But it was a really unique expression for you.


Yeah, music was so much a part of my life for my entire life. My mother can sing. My father can sing. They always have music on in the house. So my earliest memories are of my dad washing the car in a scene together, or my mom would kind of be in the kitchen and she has this dance move that she does. It's like burned into my memory. I'm singing all the time, but I believe it was like around six years old and it was singing Whitney Houston honestly, that it was like, wow, we would love just listening to her in the house.


And so I think around six years old, really singing Whitney was the first time I realized and my family realized, like, oh, wow, you could actually sing. You have a nice voice, you know. And where did you grow up? I grew up in Southie, San Diego. So, yeah, my father was in the military, so I spent time in Detroit where my father's from, born in Seattle, you know, so it's like definitely a military touring unit.


And so and then he was stationed at the base in San Diego and that's where I grew up, spent my life.


And where was the first time that you sang publicly outside of washing cars and in your kitchen and so publicly?


Actually, I went to a performing arts school and I started at the school when I was in the sixth grade. So when I was 11, dance was my main thing at the time, actually, and I just did like choral ensemble and all of those those different things. And I just have a love for music and for creating and for, you know, the stage and for the arts.


You know, I love the idea of performing arts schools because I think there's so many kids who could benefit from going to such a school if we had enough of them.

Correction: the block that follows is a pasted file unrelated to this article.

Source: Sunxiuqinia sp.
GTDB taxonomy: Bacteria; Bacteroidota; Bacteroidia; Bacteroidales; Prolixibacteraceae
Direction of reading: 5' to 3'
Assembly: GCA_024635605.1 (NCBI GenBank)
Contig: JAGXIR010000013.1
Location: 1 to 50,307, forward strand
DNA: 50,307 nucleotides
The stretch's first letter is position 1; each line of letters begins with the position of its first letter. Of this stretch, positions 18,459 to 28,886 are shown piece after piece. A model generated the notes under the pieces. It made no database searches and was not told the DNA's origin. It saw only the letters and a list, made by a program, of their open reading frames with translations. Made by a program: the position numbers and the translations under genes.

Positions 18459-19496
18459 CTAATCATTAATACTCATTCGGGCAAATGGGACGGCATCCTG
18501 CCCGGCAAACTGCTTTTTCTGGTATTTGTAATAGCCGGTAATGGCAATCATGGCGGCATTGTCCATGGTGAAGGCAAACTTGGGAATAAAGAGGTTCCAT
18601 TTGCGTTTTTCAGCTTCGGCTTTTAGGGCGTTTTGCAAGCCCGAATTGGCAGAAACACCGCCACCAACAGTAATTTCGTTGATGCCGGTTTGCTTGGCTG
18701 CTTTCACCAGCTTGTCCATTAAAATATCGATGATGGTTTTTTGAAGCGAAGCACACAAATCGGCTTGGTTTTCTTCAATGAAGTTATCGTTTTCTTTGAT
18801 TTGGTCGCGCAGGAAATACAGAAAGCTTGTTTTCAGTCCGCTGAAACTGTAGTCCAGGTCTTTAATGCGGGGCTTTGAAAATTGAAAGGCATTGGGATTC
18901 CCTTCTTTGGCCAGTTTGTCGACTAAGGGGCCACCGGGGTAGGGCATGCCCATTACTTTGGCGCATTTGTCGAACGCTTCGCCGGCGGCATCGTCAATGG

But over the years, you've used your voice to, as one of your songs says, stand up for something. Yes.


And I obviously loved having you with me on the twenty sixteen campaign trail. And then I was thrilled with your performance of Rise Up, one of my all time favorite songs as part of the Biden Harris inauguration. Yes. How did that feel to you being part of that historic moment, especially with Vice President Kamala Harris taking office?


Yes, I mean, I have and I just learned this from my mother and from my grandmother and from Billie Holiday and watching women like you, like VPE, Kamala Harris, like Michelle Obama. I mean, when women are in positions of leadership, it is proven the numbers are their economies do better, you know what I mean? And so for me, it's like it was incredible. It was historic. It was a moment after so much darkness, a moment for hope.


And it's amazing to see her face in there. And, you know, having met her and I mean, one of the first things we did was pray together. And so, as I said, I have such a need and a passion to see more women in positions of leadership.